— anal tumours present as a mass or feeling of fullness. For therapeutic reasons clear clinicopathological distinctions must be made

• rectal type adenocarcinoma arising from the distal rectum or the colorectal zone of the upper anal canal can spread downwards and present as an anal tumour. Treatment is surgical (APR) ± neoadjuvant therapy (see Chapter 5).

• anal canal squamous carcinoma can spread upwards or downwards presenting as low rectal or perianal/anal margin tumour, respectively. Treatment is primarily radio-/chemotherapy and not surgical.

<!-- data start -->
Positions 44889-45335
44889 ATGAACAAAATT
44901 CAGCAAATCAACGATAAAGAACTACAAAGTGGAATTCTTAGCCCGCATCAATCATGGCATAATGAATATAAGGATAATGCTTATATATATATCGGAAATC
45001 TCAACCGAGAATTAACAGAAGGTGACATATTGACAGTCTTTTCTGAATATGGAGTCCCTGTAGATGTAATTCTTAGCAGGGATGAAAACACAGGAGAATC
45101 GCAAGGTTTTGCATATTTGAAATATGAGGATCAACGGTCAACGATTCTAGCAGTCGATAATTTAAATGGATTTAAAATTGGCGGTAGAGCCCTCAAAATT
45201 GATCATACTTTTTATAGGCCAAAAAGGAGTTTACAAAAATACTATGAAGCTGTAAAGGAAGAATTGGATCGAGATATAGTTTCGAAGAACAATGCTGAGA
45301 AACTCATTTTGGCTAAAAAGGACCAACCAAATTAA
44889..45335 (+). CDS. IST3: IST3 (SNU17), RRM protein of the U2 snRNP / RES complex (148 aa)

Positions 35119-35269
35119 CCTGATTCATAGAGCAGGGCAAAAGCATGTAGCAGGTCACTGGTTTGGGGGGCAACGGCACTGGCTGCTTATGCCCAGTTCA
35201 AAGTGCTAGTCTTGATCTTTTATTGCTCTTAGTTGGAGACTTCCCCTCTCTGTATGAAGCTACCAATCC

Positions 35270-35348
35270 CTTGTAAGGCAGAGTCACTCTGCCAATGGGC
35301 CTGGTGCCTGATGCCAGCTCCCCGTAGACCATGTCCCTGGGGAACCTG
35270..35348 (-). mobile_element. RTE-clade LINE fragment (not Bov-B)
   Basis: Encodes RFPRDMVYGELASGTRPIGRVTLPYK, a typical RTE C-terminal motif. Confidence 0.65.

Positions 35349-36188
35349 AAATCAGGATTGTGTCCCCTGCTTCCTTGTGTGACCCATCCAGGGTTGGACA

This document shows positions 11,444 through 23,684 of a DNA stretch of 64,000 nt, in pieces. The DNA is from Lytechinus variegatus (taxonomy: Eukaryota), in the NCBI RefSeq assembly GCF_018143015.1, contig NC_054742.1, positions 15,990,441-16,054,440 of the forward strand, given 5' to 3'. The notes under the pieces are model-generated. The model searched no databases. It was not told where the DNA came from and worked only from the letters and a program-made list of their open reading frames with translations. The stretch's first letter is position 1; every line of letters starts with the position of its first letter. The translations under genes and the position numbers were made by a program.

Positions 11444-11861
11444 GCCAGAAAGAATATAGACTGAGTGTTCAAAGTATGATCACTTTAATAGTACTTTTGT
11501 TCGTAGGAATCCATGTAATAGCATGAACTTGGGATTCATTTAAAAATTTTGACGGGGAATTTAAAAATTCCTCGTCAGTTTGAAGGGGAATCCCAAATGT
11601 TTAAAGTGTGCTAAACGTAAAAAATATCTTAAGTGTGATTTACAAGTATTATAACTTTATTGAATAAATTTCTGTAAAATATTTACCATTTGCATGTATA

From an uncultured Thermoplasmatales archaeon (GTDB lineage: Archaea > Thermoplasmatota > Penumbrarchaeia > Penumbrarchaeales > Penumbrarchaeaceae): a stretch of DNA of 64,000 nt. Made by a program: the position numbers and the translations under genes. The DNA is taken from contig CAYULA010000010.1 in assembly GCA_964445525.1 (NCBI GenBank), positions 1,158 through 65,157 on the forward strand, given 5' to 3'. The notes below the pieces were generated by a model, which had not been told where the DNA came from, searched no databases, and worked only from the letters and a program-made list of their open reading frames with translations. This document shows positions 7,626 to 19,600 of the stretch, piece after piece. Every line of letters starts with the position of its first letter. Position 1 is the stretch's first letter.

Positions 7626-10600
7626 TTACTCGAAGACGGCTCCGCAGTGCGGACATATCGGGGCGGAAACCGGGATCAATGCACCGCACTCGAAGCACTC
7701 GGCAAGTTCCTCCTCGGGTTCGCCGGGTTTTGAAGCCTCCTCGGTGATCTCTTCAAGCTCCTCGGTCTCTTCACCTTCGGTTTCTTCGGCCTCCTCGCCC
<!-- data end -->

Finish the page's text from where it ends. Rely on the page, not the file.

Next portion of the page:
• perianal/anal margin squamous carcinoma can be confined to the skin or spread to involve the distal anus. Treatment is local surgical excision for the former and more radical surgery or radiotherapy alone or in combination for the latter.

• anal canal adenocarcinoma, malignant melanoma or sarcoma are surgically resected.

• investigation of anal tumours is by anoproctoscopy and biopsy with endoanal ultrasound, MRI and CT scans to stage biopsy-proven disease.

— biopsy/resection (local or abdominoperineal).

— weight (g) and size/length (cm), number of fragments.

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